PORCUPINES IN THE SOUTH?
February 8, 2009
myriad animals I have been asked about, porcupines are near the top of
my list of favorites. They don't pick fights and are never bullies. But
they are not pushovers either. Porcupines are usually the victors, as
long as they stay away from highways. Porcupines are slow- moving mammals.
After all, what's the rush? Even if a predator overtakes you, it will
soon be looking elsewhere for a meal. These are some of the questions
I have been asked over the years.
Q. I know
that armadillos and coyotes were not native in the South east of the Mississippi
River only a few years ago, but now they seem to be in most southern states.
Are porcupines also invading the Southeast? Can they survive our hot summer
A. The answers
are no and yes. Porcupines occur naturally in the western and northern
United States, from Alaska to Pennsylvania and far into Canada. They have
not appeared in any of the southern states, except for mountains in Virginia,
but you are correct that armadillos and coyotes are relatively recent
migrants to many areas of the Southeast. Despite living in some of the
coldest regions on the continent, hot summer temperatures are not a show-stopper
for porcupines. Their range in the Southwest extends to California and
into Mexico. This past summer I saw three alongside roads in the very
hot deserts of New Mexico.
porcupines a terrible pest in areas where they occur?
A. As with
many animals living in a human-dominated world, porcupines earn the title
of pest as soon as they do anything that does not suit people who occupy
the same area. Two major complaints from those who live in porcupine territory
are that they eat plywood and chew electrical wiring on automobiles. The
explanation for the behavior is simple. Porcupines have a liking for sodium
in their diet. The adhesive materials used to make plywood are high in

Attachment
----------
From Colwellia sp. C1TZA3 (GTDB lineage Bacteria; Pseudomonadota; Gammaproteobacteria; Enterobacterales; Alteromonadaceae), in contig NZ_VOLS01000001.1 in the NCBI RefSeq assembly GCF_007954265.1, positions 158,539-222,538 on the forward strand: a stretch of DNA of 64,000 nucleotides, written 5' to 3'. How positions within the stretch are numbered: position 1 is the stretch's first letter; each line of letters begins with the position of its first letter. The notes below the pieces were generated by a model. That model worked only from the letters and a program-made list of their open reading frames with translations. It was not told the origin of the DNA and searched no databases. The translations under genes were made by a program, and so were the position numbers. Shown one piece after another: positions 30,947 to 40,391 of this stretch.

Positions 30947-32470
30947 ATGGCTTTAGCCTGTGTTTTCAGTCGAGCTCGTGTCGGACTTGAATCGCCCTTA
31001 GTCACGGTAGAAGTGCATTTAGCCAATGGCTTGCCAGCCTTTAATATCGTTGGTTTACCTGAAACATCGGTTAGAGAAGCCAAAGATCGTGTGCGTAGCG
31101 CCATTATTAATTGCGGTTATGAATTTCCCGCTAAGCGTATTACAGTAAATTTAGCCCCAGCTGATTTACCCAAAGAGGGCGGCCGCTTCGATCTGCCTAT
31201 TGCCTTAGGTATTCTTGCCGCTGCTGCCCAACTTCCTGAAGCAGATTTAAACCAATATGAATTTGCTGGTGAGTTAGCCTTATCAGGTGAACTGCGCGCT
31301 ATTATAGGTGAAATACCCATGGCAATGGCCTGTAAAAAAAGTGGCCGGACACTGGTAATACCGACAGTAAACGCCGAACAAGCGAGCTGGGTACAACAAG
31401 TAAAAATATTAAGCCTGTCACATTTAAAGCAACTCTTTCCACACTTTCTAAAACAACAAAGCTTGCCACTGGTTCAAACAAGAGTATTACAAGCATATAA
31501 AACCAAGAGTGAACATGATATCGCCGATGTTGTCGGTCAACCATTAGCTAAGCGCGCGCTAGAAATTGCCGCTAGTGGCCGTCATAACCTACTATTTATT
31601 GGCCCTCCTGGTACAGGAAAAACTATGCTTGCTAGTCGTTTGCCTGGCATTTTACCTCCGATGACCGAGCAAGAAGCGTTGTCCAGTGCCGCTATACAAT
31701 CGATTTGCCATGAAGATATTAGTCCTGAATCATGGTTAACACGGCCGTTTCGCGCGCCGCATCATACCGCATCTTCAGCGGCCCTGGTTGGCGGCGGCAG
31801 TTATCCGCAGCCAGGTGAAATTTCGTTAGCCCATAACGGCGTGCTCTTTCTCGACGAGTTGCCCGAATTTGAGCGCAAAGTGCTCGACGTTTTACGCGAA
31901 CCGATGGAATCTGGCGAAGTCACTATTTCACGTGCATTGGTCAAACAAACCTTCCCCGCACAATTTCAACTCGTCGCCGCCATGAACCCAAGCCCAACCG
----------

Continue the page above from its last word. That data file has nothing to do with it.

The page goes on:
salt content. Porcupines chew the wood to consume the sodium. Electrical
wiring on the underside of northern vehicles has high sodium levels from
being coated with highway salt during winter snow removal. Salty wires,
highly desirable to a porcupine on a high-sodium diet, can take a beating
from the strong teeth. Porcupines also eat bark and quickly become unpopular
when they eat someone's newly planted saplings.
Q. Since I have never heard of a porcupine without quills, I assume they
must grow back when they lose them. How long does it take? Also, do the
quills cause serious infection when stuck in a person's skin or a dog's
A. The protective
quills harden on baby porcupines within minutes after birth. On the day
they are born they begin climbing trees and feeding on vegetation, wearing
a needle-like coat of armor. Quills are of the same origin as the tough,
outer guard hairs on dogs and other mammals that have thick coats. The
hairs grow back when they are removed or, in the case of quills, when
they are stuck into a predator. A long quill probably takes several days
or even weeks to grow back completely. Typically porcupines have an average
of about 30,000 quills, so they always have a good supply to take care
of a pesky dog or person. The quills generally do not cause infection
because they have an antibiotic coating. The sticking itself hurts plenty,
and the tips of quills can even break off under the skin. But because
of their antibiotic properties porcupine quills create fewer problems
from infection than a wood splinter.
I have an
envelope full of quills I got from a live porcupine by tapping it with
a wool coat. Porcupines do not sling quills through the air like darts
but instead slap enemies with their tails. The quills they leave in the
muzzle of a nosy dog or hungry coyote send a lasting message. They will
treat a coat the same way, leaving several dozen quills that can be plucked
out. Perhaps I would be less admiring of porcupines if my vehicle, outbuildings,
or young trees were subject to their depredations. But I don't think so.
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